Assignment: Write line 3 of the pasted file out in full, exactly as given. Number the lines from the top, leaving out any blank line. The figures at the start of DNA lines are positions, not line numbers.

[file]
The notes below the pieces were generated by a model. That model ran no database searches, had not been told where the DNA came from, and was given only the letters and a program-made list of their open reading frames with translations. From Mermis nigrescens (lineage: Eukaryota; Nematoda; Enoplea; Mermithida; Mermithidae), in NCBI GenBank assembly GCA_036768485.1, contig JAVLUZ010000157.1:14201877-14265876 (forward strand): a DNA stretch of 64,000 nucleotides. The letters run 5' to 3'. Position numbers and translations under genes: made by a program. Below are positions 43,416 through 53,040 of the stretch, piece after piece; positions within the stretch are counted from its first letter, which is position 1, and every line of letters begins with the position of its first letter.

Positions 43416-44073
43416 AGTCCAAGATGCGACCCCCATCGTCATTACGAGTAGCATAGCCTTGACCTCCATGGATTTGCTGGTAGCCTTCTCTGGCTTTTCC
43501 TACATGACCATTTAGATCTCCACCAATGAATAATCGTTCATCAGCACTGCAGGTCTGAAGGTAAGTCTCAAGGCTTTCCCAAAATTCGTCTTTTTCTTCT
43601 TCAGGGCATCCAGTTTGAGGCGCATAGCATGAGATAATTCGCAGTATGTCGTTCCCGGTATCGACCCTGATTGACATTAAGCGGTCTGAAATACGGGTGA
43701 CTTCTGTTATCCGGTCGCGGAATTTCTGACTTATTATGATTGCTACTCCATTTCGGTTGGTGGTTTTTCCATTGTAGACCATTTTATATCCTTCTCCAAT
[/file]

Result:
43416 AGTCCAAGATGCGACCCCCATCGTCATTACGAGTAGCATAGCCTTGACCTCCATGGATTTGCTGGTAGCCTTCTCTGGCTTTTCC